Policy makers or service managers often tell us that relationships are important in their work but their top priority is improving health outcomes, or reducing anti-social behaviour or lifting departmental standards. We say that relationship centred practice isn’t an alternative to any of these goals, it’s the how, the route to achieving them. But the supporting evidence is insufficiently compelling because it is dispersed across many disciplines, terms are differently defined, measurement contested and practise learning fragmented and wasted. Making a better case requires more work, and more collaboration, on evidence and learning. To move the dial on practice we need to get better at making the case. This begins with developing the study of relationship-centred practice as an interdisciplinary space, understanding the commonalities, identifying the gaps and distilling the implications.
Whilst we all know good relationships when we feel them, building and sustaining good relationships is a craft that, like any other, can be taught and learnt and gets better with practice and yet is almost entirely ignored in our educational systems. We can’t rely on our instincts alone to build relationships in a world teeming with difference and diversity. We heard, in our conversations with 100s of relational practitioners, a shared desire to connect with one another, to learn from one another, to lean on one another in developing and applying relationship-centred practice. We hope to help meet this need over the coming years.
Why is all this especially important now?
Through The Relationships Observatory, we noted evidence of change during the pandemic with systems and structures, driven by necessity, becoming “more horizontal, less hierarchical, more can do, less defensive, kinder, more emotionally responsive, cemented by solidarity rather than compliance.” Our sense now is that most have begun to change back, not necessarily to the same extent or everywhere, but largely and in most places.
A renewed drive for more relational approaches is particularly important now, post Covid, in a cash strapped welfare state, and a struggling health service, that were designed to meet the needs of a different age.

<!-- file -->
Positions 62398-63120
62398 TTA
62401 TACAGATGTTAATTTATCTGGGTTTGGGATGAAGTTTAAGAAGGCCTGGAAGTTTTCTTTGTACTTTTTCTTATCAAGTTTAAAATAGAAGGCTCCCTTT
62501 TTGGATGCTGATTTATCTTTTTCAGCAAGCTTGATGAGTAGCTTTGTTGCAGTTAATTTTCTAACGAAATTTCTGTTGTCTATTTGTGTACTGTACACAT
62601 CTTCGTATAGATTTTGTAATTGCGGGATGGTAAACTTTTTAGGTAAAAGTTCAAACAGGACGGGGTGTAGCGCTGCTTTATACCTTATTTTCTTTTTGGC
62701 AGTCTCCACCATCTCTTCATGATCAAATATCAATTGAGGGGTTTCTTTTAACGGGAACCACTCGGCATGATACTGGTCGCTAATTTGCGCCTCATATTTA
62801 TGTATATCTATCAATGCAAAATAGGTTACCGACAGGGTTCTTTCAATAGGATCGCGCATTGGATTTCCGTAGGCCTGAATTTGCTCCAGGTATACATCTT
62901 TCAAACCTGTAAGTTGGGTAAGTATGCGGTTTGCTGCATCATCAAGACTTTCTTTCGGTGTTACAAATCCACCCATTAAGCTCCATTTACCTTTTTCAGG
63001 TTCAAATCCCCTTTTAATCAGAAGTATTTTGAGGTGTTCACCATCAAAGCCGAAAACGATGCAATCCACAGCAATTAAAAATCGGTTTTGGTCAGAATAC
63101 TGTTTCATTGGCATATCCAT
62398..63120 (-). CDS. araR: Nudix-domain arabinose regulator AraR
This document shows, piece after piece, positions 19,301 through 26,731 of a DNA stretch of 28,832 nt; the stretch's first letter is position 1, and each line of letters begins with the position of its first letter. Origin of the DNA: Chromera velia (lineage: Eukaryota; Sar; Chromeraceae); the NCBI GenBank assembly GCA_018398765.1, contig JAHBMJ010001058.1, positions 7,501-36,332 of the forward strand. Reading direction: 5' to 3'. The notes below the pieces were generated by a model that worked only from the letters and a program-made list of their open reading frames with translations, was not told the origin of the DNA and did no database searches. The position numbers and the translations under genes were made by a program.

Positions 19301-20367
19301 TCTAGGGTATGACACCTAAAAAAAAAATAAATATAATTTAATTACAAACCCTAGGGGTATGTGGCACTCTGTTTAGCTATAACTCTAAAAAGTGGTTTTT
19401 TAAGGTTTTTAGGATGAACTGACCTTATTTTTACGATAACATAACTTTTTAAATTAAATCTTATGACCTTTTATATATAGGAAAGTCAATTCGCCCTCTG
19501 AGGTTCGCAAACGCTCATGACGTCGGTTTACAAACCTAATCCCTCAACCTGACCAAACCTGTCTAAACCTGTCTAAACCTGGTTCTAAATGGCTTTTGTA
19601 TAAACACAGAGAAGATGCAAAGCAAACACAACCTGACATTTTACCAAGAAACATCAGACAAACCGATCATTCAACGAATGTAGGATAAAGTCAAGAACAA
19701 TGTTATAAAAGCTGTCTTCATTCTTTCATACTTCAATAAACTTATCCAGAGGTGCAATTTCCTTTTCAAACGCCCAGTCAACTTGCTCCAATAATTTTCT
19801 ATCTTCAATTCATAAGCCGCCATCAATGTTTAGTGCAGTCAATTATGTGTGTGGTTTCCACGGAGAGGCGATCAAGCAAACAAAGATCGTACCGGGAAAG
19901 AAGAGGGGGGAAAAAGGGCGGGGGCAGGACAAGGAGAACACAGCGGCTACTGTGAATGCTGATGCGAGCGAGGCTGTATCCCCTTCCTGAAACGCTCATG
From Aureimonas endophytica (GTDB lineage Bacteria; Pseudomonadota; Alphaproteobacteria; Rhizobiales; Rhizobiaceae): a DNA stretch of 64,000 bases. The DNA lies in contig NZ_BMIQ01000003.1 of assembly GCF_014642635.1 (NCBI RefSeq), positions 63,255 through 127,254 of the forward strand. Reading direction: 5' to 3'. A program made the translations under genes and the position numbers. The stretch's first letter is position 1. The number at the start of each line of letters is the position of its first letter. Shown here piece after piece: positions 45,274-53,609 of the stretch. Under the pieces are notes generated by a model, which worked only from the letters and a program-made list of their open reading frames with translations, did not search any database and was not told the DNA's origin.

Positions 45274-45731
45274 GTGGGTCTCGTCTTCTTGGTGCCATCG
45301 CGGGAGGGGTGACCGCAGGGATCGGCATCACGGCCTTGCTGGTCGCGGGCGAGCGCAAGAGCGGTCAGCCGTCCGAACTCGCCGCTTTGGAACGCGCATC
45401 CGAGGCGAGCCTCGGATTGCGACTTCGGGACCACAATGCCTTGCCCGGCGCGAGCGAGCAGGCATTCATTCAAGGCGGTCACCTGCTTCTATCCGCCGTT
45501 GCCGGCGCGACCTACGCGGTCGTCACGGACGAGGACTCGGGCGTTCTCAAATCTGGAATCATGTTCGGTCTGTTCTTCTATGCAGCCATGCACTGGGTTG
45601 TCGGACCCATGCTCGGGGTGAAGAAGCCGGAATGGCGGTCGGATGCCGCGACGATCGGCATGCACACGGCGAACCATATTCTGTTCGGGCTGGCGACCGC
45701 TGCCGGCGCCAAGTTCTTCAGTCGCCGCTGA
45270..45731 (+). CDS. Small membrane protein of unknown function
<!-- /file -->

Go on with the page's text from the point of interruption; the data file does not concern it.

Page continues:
Social care, for instance, wasn’t a priority for Beveridge when lives were shorter and care was largely provided within the family by women who were less likely to be working outside the home.
The NHS was built to tackle one off illnesses. Polio or pneumonia can be cured by an expert with a process, but chronic conditions today, like diabetes or obesity, require patients to be active agents of change. Needs have changed, and we understand them differently, but systems haven’t. Now, says Hilary Cottam, we need a “relational welfare state” that creates “capability rather than dependence”.
“Connecting human beings together” in a relationship centred approach to primary care in Fleetwood has shown what can be achieved. Here GP Mark Spencer says:
The last two years [there has been] something like a 20% reduction in A&E attendances and acute emergency admissions from people registered with a Fleetwood GP, whereas across the rest of the geographic area the activity is still going up by 3 or 4%
We won’t meet the challenges of the next year, let alone of the next generation, with an approach to our shared lives that is impersonal and centralised, defensive, distrusting, and fearful, transactional, codified and bureaucratic. These are the dominant behaviours of the society we have built. They are not the defaults that will enable us to thrive in the future.
Next generation public services are emerging now, often still fragile, experimental, and localised, but built on principles that are liberating and empowering, organic, responsive and personal.
Much of this work isn’t a “service” as Beveridge would have understood it. It is the considered practice of building and sustaining effective relationships, individually and collectively. Might it prefigure a future when relationships between people, rather than between service users and providers, citizens and the state, or customers and the market, is widely regarded as the organising principle; common sense and common practice?